Rocket

The rocket itself is the heart and soul any sounding rocket program. Hydra-Sandhawk was somewhat different in that there was almost as much work involved in designing and producing the launcher, launcher electronics, handling dolly and preliminary testing as there was in developing and producing the rocket itself.

The Hydra-Sandhawk rocket should have probably been called Hydra-TE-M-473 because the program did not actually use a Sandhawk sounding rocket. It did use the Sandhawk’s long burning Thiokol rocket motor, designated the “TE-M- 473” and none of the other Sandhawk hardware. But, who would ever remember a sounding rocket named Hydra-TE-M-473?

The main rocket components consisted of:

1.  NOTS 401A booster motor (Naval Ordinance Test Station China Lake)
2.  NOTS 401A booster motor aft ring, latch and launch hook assembly (Naval Missile Center)
4.  NOTS 401A booster motor fins (Naval Missile Center)
5.  Inter stage assembly and launch hooks (Naval Missile Center)
6.  “Marman clamp” stage separation hardware (Naval Missile Center)
7.  TE-M-473 second stage motor (Thiokol)
8. TE-M-473/HYDRA main flight fins (Naval Missile Center)
9.  Payload adapter ring and launch hooks (Naval Missile Center)
10. Lawrence Radiation Laboratory X-ray payload

 

Hydra-Iris, the Hydra-Sandhawk’s predecessor, had a number of limitations including using three Sparrow missile rocket motors, strapped together in parallel for the booster. That rocket design had a number of mechanical and performance limitations plus the added difficulty of trying to ignite three rocket motors simultaneously that had been underwater for eight hours.

The big NOTS 401A motor used on Hydra-Sandhawk had significantly more total impulse and obviously was much simpler and more reliable to use than three Sparrow missile motors. The Thiokol TE-M-473 second stage motor was a definite performance improvement over the old Iris rocket motor. The old Iris rocket motor was a limited production design with less performance, that had to use a very wide three-fin configuration because of the three booster motor configuration. So, the Hydra-Sandhawk was a more conventional sounding rocket using more easily available motors and able to lift much heavier payloads to 170 miles altitude than its predecessor.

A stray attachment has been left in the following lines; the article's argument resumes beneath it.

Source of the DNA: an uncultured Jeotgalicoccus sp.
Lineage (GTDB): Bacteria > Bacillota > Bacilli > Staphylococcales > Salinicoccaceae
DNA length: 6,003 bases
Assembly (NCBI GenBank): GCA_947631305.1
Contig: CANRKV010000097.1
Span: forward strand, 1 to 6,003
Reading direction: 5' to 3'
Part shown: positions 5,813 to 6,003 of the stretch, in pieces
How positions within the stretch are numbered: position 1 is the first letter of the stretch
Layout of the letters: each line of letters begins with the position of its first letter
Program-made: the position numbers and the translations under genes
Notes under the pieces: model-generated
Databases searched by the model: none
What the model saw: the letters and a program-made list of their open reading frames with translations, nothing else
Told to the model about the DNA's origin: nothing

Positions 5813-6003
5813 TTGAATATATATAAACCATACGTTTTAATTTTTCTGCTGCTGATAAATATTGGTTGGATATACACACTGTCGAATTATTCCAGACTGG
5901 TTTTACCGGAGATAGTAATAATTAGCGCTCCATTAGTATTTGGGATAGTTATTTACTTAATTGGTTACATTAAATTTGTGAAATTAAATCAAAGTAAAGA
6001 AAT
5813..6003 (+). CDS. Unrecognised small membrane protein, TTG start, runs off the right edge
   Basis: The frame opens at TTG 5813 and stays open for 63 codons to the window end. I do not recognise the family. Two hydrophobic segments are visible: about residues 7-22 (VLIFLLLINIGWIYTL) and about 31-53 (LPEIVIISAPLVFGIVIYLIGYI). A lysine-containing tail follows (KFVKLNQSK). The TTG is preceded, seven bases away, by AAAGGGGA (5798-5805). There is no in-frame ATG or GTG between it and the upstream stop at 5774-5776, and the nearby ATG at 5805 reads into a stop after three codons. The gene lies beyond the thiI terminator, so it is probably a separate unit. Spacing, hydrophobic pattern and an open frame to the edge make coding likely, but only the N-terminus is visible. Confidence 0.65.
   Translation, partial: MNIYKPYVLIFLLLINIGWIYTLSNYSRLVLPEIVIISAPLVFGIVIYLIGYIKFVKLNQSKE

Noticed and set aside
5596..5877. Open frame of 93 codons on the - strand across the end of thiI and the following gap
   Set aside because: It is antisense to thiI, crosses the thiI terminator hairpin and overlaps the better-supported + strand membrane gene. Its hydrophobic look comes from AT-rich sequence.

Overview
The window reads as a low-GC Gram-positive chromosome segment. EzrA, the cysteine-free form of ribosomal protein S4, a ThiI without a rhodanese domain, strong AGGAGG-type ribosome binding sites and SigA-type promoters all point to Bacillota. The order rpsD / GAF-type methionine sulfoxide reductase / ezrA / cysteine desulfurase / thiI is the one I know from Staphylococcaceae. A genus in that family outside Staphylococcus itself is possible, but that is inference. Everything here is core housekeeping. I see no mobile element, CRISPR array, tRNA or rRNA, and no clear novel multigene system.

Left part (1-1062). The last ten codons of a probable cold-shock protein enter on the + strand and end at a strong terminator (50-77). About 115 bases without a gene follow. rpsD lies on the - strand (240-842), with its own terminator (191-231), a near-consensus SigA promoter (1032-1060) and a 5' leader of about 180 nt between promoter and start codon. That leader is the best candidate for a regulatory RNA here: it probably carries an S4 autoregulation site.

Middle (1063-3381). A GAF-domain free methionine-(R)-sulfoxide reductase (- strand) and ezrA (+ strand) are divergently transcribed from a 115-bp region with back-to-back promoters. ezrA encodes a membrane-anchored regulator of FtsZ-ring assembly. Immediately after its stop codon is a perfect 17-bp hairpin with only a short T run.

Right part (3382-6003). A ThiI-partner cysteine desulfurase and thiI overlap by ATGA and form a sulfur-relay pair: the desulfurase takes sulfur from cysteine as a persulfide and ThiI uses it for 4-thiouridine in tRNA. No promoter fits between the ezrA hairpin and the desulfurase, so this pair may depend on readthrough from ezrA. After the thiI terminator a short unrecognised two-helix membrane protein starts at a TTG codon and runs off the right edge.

There were four complete Hydra-Sandhawk rockets built:

1. The Integration and Handling Vehicle:

  1. Dummy payload and payload adapter
  2. Dummy TE-M-472 rocket motor and launch hooks
  3. Inter stage assembly and launch hooks
  4. TE-M-473 main flight fins
  5. NOTS 401A booster motor aft ring, latch and launch hook assembly
  6. “Marman clamp” stage separation hardware and inter stage adapter ring
  7. Dummy NOTS 401A booster motor
  8. NOTS 401A booster motor fins
  9. NOTS 401A booster motor aft ring, latch and launch hook assembly

2. The “Booster Only Launch” Vehicle:

  1. Dummy payload and payload adapter
  2. Dummy TE-M-472 rocket motor and launch hooks
  3. Inter stage assembly and launch hooks
  4. TE-M-473 main flight fins
  5. “Marman clamp” stage separation hardware and inter stage adapter ring
  6. NOTS 401A booster motor
  7. NOTS 401A booster motor fins
  8. NOTS 401A booster motor aft ring, latch and launch hook assembly

3. The Launch Vehicle (two were built and flown):

  1. Lawrence Radiation Laboratory X-ray payload
  2. Payload adapter ring and launch hooks
  3. TE-M-472 rocket motor
  4. Inter stage assembly
  5. TE-M-473 main flight fins
  6. “Marman clamp” stage separation hardware and inter stage adapter ring
  7. NOTS 401A booster motor
  8. NOTS 401A booster motor fins
  9. NOTS 401A booster motor aft ring, latch and launch hook assembly

LRL Payload, Assebled Launch Vehicle #1

LRL Payload, Launch #2

Going Overboard, Assembled Launch Vehicle #2